Open Scholarship in Australia: A Review of Needs, Barriers, and Opportunities

By Paul Arthur1, Lydia Hearn1, Lucy Montgomery2, Hugh Craig3, Alyssa Arbuckle4, Ray Siemens4

1. Edith Cowan University 2. Curtin University 3. University of Newcastle 4. University of Victoria

Open scholarship encompasses open access, open data, open source software, open educational resources, and all other forms of openness in the scholarly and research environment, using digital or computational techniques, or both. It can change...

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Open scholarship encompasses open access, open data, open source software, open educational resources, and all other forms of openness in the scholarly and research environment, using digital or computational techniques, or both. It can change how knowledge is created, preserved, and shared, and can better connect academics with communities they serve. Yet, the movement toward open scholarship has encountered significant challenges. This article begins by examining the history of open scholarship in Australia. It then reviews the literature to examine key barriers hampering uptake of open scholarship, with emphasis on the humanities. This involves a review of global, institutional, systemic, and financial obstacles, followed by a synthesis of how these barriers are influenced at diverse stakeholder levels: policymakers and peak bodies, publishers, senior university administrators, researchers, librarians, and platform providers. The review illustrates how universities are increasingly hard-pressed to sustain access to publicly funded research as journal, monograph, and open scholarship costs continue to rise. Those in academia voice concerns about the lack of appropriate open scholarship infrastructure and recognition for the adoption of open practices. Limited access to credible research has led, in some cases, to public misunderstanding about legitimacy in online sources. This article, therefore, represents an urgent call for more empirical research around ‘missed opportunities’ to promote open scholarship. Only by better understanding barriers and needs across the university landscape can we address current challenges to open scholarship so research can be presented in usable and understandable ways, with data made more freely available for reuse by the broader public.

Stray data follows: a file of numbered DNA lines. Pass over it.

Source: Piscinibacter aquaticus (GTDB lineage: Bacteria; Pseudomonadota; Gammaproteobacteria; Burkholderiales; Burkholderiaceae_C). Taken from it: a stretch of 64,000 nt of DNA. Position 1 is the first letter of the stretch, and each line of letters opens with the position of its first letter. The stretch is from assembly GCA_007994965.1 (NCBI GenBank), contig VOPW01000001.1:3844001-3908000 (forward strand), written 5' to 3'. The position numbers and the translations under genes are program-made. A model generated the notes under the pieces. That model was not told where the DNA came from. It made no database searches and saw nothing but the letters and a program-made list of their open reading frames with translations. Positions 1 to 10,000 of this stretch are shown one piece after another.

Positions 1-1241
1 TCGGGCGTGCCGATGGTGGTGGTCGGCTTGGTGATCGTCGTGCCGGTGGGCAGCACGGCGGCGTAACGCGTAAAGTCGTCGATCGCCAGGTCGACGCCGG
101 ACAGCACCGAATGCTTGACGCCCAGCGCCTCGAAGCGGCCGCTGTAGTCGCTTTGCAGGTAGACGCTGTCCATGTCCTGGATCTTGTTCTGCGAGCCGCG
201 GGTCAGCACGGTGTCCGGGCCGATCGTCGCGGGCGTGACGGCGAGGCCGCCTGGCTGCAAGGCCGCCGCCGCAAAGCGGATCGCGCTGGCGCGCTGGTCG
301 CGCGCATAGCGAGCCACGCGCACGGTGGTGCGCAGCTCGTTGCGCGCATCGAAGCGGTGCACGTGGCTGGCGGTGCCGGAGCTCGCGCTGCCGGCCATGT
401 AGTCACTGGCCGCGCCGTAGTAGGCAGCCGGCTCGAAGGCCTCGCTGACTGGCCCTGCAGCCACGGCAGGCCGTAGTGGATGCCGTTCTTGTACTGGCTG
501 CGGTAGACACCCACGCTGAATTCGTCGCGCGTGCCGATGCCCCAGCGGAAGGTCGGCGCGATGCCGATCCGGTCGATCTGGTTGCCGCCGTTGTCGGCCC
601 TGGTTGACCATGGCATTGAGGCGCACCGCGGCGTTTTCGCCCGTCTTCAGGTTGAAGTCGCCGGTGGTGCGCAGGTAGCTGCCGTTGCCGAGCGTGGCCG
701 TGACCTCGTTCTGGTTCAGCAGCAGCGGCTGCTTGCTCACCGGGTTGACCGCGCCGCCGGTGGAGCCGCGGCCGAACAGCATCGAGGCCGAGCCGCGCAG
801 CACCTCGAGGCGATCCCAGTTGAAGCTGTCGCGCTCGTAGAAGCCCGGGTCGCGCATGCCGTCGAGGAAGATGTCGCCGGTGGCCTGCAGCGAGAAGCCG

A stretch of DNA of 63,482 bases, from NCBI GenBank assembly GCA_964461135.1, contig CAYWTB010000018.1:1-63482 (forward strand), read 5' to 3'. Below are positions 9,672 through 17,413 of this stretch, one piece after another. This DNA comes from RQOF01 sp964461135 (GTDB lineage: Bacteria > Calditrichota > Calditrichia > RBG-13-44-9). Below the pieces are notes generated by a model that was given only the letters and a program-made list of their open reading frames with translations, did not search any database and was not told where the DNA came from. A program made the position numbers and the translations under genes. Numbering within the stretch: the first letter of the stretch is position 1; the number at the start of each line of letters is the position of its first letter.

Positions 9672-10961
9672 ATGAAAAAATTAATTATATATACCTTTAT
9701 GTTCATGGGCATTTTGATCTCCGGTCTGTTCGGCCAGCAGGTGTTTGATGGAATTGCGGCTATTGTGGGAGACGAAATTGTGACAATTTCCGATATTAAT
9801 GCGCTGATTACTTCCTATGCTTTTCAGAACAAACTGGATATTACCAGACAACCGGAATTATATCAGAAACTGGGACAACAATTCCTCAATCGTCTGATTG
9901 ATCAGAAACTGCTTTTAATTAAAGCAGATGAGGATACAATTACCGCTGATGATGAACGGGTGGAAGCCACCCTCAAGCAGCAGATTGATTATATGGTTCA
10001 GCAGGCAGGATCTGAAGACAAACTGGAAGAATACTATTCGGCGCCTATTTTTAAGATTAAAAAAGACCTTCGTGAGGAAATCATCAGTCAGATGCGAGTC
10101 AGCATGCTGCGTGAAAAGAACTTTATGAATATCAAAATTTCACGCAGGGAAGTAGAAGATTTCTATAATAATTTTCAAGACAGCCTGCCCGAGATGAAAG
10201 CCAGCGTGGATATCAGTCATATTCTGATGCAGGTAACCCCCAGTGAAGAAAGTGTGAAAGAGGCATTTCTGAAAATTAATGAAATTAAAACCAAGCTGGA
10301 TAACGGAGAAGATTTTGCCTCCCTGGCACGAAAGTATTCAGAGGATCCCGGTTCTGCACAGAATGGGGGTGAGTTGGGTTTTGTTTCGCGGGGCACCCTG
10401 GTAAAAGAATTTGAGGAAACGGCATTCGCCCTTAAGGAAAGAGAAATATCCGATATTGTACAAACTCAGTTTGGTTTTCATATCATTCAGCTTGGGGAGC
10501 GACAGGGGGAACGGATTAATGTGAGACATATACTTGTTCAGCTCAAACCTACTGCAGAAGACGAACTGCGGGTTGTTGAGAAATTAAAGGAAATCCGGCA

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Original publication information:

Originally published in Digital Scholarship in the Humanities

Date: January 14, 2021

DOI: https://doi.org/10.1093/llc/fqaa063

Original citation:

Arthur, Paul Longley, Lydia Hearn, Lucy Montgomery, Hugh Craig, Alyssa Arbuckle, and Ray Siemens. “Open Scholarship in Australia: A Review of Needs, Barriers, and Opportunities.” Digital Scholarship in the Humanities fqaa063: n.p. (with the Canadian-Australian Partnership for Open Scholarship)